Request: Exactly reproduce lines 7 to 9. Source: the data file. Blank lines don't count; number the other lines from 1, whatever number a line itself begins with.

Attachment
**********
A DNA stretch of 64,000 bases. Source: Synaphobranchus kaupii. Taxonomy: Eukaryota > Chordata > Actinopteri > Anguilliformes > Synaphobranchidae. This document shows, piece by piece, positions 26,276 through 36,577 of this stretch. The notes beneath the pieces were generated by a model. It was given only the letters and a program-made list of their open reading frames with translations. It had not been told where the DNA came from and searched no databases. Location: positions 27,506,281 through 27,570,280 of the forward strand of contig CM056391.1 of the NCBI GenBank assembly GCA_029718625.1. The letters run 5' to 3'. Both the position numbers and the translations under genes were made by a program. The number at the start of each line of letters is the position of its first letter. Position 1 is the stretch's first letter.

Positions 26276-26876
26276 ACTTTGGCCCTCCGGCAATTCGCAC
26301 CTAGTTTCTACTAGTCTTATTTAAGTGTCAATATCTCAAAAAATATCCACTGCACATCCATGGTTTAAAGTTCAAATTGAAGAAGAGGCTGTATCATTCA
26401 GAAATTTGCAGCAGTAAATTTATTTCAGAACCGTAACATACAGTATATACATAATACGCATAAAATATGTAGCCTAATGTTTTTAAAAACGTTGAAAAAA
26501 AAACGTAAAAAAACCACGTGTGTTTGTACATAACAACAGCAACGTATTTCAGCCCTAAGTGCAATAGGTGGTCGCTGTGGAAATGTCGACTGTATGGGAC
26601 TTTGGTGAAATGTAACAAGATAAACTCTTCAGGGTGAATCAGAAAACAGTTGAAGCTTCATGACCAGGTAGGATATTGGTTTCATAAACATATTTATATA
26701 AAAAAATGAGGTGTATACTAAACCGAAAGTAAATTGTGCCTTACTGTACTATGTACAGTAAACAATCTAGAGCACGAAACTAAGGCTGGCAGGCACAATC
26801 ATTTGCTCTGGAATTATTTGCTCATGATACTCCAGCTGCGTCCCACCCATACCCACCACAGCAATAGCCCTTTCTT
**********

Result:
26601 TTTGGTGAAATGTAACAAGATAAACTCTTCAGGGTGAATCAGAAAACAGTTGAAGCTTCATGACCAGGTAGGATATTGGTTTCATAAACATATTTATATA
26701 AAAAAATGAGGTGTATACTAAACCGAAAGTAAATTGTGCCTTACTGTACTATGTACAGTAAACAATCTAGAGCACGAAACTAAGGCTGGCAGGCACAATC
26801 ATTTGCTCTGGAATTATTTGCTCATGATACTCCAGCTGCGTCCCACCCATACCCACCACAGCAATAGCCCTTTCTT